A crowdsourcing effort to locate the missing Malaysia Airlines plane using satellite imagery overloaded the computer network with an "unprecedented" amount of traffic, the technology company said Tuesday.
The satellite firm DigitalGlobe posted a message on its website saying the system was down.
"We are working to best handle an unprecedented level of Web traffic and interest in supporting the search," the company said.
"Please check back soon. We have new imagery collections planned for today and hope to make those images available online for the crowd as soon as possible."
DigitalGlobal activated its crowdsourcing platform Monday in an effort to locate the Boeing 777 that mysteriously disappeared Saturday en route from Kuala Lumpur to Beijing with 239 people aboard.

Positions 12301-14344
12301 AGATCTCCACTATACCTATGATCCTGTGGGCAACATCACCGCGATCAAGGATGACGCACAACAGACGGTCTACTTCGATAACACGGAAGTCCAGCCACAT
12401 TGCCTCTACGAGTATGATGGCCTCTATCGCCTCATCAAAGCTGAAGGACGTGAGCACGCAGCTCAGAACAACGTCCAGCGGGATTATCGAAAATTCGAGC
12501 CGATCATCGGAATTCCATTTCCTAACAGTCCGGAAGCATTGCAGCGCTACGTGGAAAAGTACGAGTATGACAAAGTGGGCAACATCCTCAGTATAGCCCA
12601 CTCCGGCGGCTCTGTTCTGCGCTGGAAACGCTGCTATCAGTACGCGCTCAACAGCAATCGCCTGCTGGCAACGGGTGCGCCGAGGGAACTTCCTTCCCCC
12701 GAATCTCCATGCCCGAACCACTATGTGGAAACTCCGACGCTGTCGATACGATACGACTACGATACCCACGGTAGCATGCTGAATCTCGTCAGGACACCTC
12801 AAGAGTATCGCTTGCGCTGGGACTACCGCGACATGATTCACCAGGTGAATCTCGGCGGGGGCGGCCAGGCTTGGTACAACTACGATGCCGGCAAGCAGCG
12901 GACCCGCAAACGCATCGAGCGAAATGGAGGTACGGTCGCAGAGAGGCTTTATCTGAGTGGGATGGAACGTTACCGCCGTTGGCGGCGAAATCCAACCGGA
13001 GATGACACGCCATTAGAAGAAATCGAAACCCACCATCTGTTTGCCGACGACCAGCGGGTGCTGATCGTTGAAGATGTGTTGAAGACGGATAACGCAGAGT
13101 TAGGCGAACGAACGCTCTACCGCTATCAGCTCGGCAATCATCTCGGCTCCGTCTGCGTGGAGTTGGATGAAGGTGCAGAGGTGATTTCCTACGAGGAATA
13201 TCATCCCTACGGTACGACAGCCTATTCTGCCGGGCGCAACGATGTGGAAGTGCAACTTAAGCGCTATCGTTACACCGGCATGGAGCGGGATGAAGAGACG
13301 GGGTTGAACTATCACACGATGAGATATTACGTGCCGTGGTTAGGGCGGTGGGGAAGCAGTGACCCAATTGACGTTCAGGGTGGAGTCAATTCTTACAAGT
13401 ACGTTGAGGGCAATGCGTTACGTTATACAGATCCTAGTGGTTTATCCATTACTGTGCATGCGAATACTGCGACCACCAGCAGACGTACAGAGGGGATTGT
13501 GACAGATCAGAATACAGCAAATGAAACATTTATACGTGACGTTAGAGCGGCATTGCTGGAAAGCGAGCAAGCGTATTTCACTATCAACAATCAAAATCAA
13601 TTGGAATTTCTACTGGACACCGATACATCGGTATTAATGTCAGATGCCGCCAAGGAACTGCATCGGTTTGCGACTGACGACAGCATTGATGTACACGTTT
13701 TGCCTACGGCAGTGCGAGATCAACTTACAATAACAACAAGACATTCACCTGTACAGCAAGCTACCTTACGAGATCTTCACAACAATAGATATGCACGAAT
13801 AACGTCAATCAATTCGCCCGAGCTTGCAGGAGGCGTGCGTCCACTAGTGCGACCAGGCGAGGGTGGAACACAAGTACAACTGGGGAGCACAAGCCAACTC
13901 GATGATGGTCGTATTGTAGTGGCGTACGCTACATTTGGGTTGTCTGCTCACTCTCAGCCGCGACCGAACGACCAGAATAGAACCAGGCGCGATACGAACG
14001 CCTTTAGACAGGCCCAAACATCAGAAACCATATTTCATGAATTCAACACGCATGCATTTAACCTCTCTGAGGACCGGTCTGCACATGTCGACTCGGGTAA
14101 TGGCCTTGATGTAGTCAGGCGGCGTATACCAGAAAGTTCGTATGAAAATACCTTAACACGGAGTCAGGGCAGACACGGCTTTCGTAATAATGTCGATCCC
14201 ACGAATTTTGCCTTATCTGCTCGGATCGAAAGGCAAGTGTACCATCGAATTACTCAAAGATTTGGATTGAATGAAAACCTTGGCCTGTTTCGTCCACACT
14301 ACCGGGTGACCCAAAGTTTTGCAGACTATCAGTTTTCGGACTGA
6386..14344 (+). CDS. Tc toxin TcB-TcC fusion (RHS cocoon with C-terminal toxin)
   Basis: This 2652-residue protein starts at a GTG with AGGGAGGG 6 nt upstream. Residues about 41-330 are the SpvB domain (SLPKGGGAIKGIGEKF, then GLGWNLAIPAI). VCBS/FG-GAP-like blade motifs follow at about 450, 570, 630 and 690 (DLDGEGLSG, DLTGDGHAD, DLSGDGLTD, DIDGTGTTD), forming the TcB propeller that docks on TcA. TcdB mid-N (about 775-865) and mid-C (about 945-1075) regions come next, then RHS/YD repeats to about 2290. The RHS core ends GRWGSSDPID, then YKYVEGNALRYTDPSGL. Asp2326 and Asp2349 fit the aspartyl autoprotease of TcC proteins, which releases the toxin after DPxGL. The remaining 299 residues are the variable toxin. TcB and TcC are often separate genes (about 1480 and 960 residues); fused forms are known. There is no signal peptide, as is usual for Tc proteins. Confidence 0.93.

The company invited volunteers to comb through images from its Tomnod platform of satellite images for clues that may help locate the aircraft.
DigitalGlobe says it operates "the world's most advanced constellation of commercial imaging satellites" and that after the plane went missing, it activated its emergency system.
Two of the company's satellites collected imagery Sunday of the area where evidence suggested the aircraft may have crashed into the water—where the Gulf of Thailand meets the South China Sea.
The DigitalGlobe website posted comments from people offering to help and those frustrated when the system went down.
Several comments said simply "count me in," while one visitor wrote: "I am a former Navy patrol plane commander. I believe I can tell aircraft debris when I see it."
Explore further: NSF cooperating with Italy, New Zealand in search for downed plane in Antarctica